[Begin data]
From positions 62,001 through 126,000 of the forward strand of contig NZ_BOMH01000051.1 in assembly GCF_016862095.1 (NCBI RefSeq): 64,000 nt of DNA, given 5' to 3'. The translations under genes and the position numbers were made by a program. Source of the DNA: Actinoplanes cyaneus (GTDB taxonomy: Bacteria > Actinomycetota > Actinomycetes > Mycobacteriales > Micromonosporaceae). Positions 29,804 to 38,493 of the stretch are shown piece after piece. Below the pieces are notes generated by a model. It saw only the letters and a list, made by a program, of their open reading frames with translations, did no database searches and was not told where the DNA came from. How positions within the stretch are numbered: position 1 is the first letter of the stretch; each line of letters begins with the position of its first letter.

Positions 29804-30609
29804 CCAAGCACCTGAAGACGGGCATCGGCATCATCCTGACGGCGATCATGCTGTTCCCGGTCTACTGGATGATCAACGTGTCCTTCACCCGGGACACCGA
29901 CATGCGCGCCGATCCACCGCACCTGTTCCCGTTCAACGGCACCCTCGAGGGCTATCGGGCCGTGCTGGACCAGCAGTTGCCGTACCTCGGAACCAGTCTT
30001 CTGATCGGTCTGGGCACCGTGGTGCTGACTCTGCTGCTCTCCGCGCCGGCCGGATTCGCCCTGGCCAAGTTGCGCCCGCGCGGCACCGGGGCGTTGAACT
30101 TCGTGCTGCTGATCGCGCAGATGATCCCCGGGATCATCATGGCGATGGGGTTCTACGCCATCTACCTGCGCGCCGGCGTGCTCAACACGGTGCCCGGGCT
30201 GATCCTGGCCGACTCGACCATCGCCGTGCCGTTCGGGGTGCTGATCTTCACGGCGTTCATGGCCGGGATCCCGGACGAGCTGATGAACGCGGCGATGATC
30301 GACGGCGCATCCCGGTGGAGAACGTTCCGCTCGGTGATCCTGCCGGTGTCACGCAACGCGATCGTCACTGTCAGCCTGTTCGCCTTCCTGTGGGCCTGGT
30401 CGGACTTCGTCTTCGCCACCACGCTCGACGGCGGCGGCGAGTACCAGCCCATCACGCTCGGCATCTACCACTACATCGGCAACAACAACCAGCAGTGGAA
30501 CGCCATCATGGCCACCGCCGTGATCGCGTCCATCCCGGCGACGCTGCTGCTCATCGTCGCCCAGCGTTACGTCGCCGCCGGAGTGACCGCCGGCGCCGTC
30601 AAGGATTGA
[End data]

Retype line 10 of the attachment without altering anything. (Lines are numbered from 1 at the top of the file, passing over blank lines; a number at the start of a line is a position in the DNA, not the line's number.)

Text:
30501 CGCCATCATGGCCACCGCCGTGATCGCGTCCATCCCGGCGACGCTGCTGCTCATCGTCGCCCAGCGTTACGTCGCCGCCGGAGTGACCGCCGGCGCCGTC